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The inventory of unoccupied new homes in the U.S. is self-correcting

06/23/2011 by Alex Carrick, RCD Canadian Chief Economist

The number-of-months inventory of new homes for sale in the U.S. has again fallen to the lowest level since the mid-way point of 2006. As of May 2011, it was 6.2. The word “again” has been used because it was also that low in April 2010. At that time, there was a special reason. A substantial first-time homebuyer tax credit was set to expire.

Immediately afterwards, the number-of-months inventory shot up to 9.2 months. It has been struggling to recover closer to “normal” ever since.

The norm for the unsold inventory of new homes is 4.5 months or slightly less. The current figure (6.2) is so high only because the sales rate is so low. The denominator in the ratio calculation – unsold homes divided by the current monthly sales rate – is exceptionally low.

How low is the number of unsold new homes? In 2005, before the collapse of the housing market, more than 100,000 new homes were being sold each month. In other words, the current stock of unoccupied new homes would have been exhausted in only a month and a half.

Contrast the shortage of unoccupied new homes with the huge surplus inventory in the existing homes market. The latter is due to the surfeit of mortgage foreclosures. Nevertheless, this is bound to introduce some distortions into the overall residential real estate market.

Similar to shopping for a new versus used (i.e., “pre-owned” in the modern vernacular) car, there are going to be some homebuyers whose preference will only be for a newly-built home.

As for the existing homes market, the National Association of Realtors (NAR) reported that May sales dropped 3.8% from April, to 4.81 million units seasonally adjusted and annualized. That left them 15.3% below May 2010. Spiking gasoline prices and severe weather in parts of the U.S. were two factors that dampened shopping activity this latest spring.

Another factor limiting sales has been restrictive lending practices, according to the NAR. There was too-easy access to money before the sub-prime mortgage mess, but now the pendulum has swung too far in the opposite direction. Lending institutions, once bitten, have become afraid to make credit available to potential borrowers who meet but may not exceed all reasonable qualifications.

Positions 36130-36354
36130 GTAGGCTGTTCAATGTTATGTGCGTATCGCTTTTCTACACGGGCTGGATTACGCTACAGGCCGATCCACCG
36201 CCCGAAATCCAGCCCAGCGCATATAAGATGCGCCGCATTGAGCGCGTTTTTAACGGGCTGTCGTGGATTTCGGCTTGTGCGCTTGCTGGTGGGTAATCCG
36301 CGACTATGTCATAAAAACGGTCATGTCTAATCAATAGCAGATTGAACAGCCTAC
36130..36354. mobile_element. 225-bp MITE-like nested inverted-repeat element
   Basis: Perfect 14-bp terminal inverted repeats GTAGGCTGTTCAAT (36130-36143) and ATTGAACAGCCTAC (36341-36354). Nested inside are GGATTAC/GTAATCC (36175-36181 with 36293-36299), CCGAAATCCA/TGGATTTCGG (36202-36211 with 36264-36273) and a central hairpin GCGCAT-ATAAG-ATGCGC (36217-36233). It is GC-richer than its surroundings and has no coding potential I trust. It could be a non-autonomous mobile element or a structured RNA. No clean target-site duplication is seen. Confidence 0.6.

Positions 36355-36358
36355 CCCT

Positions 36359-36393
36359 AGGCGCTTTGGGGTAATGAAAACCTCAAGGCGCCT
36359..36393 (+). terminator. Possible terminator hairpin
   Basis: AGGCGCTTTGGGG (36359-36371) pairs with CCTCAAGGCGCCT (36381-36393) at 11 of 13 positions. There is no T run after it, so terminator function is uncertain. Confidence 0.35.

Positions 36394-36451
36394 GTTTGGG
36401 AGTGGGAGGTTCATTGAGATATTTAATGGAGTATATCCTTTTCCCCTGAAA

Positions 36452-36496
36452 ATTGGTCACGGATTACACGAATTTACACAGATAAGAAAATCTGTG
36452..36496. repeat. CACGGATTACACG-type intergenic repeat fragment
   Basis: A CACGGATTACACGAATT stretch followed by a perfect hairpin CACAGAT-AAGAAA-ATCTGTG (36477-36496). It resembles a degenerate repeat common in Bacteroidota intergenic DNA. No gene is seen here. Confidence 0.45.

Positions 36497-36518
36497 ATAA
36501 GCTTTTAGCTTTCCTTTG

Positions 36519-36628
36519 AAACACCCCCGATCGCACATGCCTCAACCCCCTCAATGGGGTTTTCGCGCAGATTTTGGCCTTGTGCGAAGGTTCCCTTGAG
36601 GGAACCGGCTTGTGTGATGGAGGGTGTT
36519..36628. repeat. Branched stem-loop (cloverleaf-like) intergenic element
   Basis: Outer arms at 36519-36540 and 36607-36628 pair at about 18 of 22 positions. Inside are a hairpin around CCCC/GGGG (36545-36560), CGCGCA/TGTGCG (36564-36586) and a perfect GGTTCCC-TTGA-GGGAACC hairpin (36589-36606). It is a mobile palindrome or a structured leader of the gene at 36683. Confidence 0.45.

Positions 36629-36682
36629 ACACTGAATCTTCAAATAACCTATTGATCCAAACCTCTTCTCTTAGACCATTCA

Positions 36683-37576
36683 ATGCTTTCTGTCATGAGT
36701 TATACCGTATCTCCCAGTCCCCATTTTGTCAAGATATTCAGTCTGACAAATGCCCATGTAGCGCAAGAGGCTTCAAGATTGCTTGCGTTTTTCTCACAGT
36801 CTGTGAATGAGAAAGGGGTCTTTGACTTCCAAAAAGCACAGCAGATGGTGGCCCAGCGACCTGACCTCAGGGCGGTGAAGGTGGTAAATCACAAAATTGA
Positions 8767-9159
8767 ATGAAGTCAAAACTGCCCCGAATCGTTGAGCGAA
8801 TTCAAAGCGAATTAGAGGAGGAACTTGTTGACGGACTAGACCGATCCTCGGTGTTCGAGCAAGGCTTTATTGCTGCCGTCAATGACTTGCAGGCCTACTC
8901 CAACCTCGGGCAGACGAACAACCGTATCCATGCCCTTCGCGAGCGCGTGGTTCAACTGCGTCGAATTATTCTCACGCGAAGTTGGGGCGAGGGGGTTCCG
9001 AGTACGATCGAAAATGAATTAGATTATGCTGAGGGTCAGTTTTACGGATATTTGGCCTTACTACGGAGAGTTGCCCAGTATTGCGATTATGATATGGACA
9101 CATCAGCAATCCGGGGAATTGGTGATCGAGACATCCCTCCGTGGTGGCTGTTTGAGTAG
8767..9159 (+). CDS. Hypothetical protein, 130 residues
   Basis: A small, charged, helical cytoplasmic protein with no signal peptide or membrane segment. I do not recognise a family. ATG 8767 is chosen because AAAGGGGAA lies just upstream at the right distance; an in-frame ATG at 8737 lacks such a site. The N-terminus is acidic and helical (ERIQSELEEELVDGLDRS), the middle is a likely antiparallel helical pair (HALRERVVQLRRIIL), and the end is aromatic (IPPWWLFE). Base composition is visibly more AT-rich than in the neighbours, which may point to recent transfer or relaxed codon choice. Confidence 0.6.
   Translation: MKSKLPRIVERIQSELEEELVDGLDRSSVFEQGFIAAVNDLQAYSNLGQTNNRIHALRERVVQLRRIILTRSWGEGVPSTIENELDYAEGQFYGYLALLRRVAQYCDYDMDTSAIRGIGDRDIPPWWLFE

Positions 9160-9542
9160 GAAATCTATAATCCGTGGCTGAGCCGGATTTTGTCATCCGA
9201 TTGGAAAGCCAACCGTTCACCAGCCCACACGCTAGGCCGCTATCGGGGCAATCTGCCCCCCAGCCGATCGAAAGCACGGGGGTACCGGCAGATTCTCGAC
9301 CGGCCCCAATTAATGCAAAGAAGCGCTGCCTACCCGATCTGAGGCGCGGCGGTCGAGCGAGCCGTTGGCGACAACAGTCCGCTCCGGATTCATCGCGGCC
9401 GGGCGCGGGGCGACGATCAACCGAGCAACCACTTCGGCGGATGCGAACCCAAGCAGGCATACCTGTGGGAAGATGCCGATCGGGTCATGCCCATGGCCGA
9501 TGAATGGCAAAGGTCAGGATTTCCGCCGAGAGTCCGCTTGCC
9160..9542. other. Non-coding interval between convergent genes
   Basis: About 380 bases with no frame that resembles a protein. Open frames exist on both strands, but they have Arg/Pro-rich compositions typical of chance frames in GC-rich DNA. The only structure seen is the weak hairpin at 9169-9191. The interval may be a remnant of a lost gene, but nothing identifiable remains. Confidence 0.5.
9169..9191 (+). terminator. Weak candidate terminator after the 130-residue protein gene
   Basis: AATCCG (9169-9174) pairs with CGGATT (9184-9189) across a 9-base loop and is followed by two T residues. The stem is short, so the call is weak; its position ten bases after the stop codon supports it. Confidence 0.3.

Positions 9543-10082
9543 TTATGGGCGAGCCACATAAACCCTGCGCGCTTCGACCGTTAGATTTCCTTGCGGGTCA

Nearly one-third of resales in May were distressed homes. Such properties typically sell for a discount of about 20%. The drop in prices is combining with record low interest rates to yield the best affordability conditions in 40 years.

The unoccupied inventory of existing homes in the U.S. stood at 9.3 months in May (i.e., stock divided by latest monthly sales rate).  

The NAR does expect sales activity to be stronger in the second half of this year than in the first half and much stronger than in the second half of last year. Nevertheless, the overall state of the U.S. economy is a cause for concern. Some of the worry relates to what is happening elsewhere.

The sovereign debt crisis in Europe has come to a boil again. Greece is on the brink of default.  Ben Bernanke, Chairman of the Fed, has directly confronted the issue. In a press conference following the latest meeting of the rate-setting Open Market Committee, he said U.S. banks have been stress tested to determine their exposure to Greek debt. Their potential losses have been judged minimal.

President Obama has used domestic economic concerns as one reason for reducing America’s military presence in Afghanistan.

The President has committed to bringing 10,000 American troops home this year and 30,000 by the summer of next year. This will still leave 100,000 U.S. and foreign troops in that country. But it will reduce the U.S. position to its pre-surge level and it will begin to make a dent in the $100 billion dollars-plus per year that are being spent. That’s money that can be used at home.  

In essence, re-building Afghanistan has been set aside in favor of re-building the U.S. Mr. Obama is leaping in front of the political debate by addressing an issue that has crossed political boundaries. There are supporters of a quicker exit strategy among members on both sides of the House. The weight of public opinion has shifted in that direction, since the death of Osama Bin Laden and upon hearing some unfortunate comments from Afghanistan’s leader, Hamid Karzai.  

The U.S. unemployment rate is stubbornly locked above 9.0%. The latest initial jobless claims figure, for the week ending June 18, was higher than expected. At 429,000, it indicated new jobs are being created but at a very slow pace. And they are only barely keeping ahead of new layoffs.

New jobs are thought to closely match new layoffs when initial jobless claims rise to half a million. While the figure has been below that level since the start of last year, it hasn’t fallen far enough with any consistency. Earlier this year, it did drop below 400,000, but then rose again.

It needs to drop below 400,000 and stay there on a regular weekly basis to cause the kinds of month-to-month gains in employment (+100,000 per month and more) that will lift incomes and restore confidence that the business sector is finally turning things around.

U.S. new home inventory - May 2011
U.S. new home inventory - May 2011
Based on seasonally adjusted data (single-family housing).
Data source: U.S. Census Bureau (Department of Commerce) and Canada Mortgage and Housing Corp. (CMHC).
Chart: Reed Construction Data - CanaData.
U.S. new homes sold - May 2011
U.S. new homes sold - May 2011
Based on seasonally adjusted data (single-family housing).
Data source: U.S. Census Bureau (Department of Commerce) and Canada Mortgage and Housing Corp. (CMHC).
Chart: Reed Construction Data - CanaData.

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